Job Board API Standardization

2015, Jul 08    

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Since I published this post in 2015, we’ve done a lot of work on this job board API standardization project and rebranded it. Check out the latest at JobApis.com


A few weeks ago, I wrote about an idea I had to help developers gain access to the myriad job board API’s out there. That blog post generated some interest from my friend and former coworker, Steven Maguire, and with his help, we got the project to a stable version 1.0 release.

The goal of the project remains the same: to make accessing job board API’s easier for PHP developers.

Steven took on the majority of the work rebuilding the core package (jobs-common). He has done work with the PHP League on their OAuth package, which is somewhat similar in nature, so he brought some really good insight to this project. Finding a way to cleanly generalize the many different formats and API styles of the job boards is no small task, but Steven did a great job building an AbstractProvider class to pretty much give you an outline for building new providers. After he had the core package and the Indeed provider, I started putting together more provider packages and together we tackled new issues with the core package as they came up. Setting up new providers is now much easier than it was in my first project.

Some of the key technical features of our Jobs Common package (the core set of classes that each provider uses) are:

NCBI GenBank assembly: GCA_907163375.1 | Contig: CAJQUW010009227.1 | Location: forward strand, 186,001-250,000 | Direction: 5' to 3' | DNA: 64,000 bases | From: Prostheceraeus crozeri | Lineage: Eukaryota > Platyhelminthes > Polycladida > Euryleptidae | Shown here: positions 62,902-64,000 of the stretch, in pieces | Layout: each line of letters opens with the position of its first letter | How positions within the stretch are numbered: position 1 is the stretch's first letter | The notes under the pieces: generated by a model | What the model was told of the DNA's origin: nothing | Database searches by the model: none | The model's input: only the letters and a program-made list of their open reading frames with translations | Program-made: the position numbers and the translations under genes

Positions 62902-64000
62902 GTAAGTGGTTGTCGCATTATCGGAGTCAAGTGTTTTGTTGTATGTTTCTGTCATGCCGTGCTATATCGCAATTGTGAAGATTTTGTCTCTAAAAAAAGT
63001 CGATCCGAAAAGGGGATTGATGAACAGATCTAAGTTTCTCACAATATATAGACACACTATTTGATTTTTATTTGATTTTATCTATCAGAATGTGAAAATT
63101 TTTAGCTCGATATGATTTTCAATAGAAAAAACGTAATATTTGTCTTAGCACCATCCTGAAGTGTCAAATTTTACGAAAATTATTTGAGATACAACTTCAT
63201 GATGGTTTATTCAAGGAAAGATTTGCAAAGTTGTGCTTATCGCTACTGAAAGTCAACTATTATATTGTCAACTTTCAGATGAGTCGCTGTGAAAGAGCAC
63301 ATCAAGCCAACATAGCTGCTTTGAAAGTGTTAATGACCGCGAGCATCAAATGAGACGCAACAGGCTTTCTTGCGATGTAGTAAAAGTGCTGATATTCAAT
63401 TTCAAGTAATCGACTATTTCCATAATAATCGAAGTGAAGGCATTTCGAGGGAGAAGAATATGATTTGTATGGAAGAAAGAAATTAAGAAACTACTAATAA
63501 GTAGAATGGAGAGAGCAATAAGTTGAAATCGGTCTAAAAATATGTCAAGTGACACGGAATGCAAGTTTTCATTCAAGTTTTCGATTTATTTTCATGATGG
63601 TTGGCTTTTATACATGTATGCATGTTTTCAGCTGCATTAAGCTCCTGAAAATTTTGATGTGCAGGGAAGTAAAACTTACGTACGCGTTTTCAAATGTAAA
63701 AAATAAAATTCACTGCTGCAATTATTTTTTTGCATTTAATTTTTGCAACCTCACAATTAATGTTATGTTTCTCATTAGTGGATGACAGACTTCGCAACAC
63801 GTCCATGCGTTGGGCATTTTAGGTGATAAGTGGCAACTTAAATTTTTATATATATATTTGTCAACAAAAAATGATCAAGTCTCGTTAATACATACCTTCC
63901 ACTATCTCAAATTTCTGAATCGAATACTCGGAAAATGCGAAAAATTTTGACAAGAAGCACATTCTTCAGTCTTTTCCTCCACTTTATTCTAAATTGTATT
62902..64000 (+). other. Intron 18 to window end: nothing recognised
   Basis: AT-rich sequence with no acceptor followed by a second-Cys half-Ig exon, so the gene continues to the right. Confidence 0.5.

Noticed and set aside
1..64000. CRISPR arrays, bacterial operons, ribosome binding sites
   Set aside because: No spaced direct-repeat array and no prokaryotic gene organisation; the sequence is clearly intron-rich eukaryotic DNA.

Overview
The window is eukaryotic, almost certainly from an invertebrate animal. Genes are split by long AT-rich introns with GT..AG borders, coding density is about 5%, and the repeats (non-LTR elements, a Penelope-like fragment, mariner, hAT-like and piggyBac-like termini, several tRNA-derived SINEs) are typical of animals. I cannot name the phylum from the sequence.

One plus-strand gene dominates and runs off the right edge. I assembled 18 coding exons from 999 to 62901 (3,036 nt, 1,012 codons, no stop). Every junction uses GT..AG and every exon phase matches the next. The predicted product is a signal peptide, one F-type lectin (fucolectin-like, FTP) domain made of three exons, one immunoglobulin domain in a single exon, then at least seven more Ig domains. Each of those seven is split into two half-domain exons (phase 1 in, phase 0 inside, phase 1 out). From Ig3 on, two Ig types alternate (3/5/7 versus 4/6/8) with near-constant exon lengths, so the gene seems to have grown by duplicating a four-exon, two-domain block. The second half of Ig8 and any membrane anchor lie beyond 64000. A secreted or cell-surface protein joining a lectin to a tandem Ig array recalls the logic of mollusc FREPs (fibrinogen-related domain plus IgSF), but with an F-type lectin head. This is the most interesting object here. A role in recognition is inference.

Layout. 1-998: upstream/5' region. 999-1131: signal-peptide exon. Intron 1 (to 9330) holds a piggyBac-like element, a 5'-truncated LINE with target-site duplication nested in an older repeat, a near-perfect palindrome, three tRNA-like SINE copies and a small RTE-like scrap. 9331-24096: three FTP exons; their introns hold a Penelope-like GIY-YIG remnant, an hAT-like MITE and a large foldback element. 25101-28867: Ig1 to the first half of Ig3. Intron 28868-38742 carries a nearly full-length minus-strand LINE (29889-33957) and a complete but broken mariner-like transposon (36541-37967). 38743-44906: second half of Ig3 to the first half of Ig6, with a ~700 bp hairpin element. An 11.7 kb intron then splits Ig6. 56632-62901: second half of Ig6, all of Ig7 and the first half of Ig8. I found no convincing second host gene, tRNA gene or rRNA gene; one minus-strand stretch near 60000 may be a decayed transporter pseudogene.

• Schema.org JobPosting Specification - Data standardization is a huge part of this project. One job board API might call their listing title field “job-title” another might call it “title” and yet another “name”. Schema.org has taken on the task of coming up with standard fields that projects like ours can use, so we’ve taken advantage of that.
  • Guzzle 6 - In an effort to become compatible with the newly created PSR-7 spec, we upgraded the HTTP client to Guzzle 6. We aren’t fully taking advantage of streams in large results lists yet, but it sets the project up for improvements in the future.
  • Composer - This was a requirement from the first iteration of the project. Composer allows you to easily include this package in your own PHP project. I’ll be doing some walkthroughs on this blog later to show just how easy this is.

We also added some things to help ensure our tests and code quality stays high. Steven introduced most of these to the project as well, so I’ve got to pass a lot of the credit his way:

  • Scrutinizer - Assesses code quality, test coverage, and documentation.
  • Travis CI - Runs a complete build on different versions of PHP and makes sure there no errors.
  • Versioning/changelog - Obviously should have been done before, but I wasn’t as diligent when working alone.
  • Unit test coverage - I did some unit testing in my original version, but the coverage now is much better.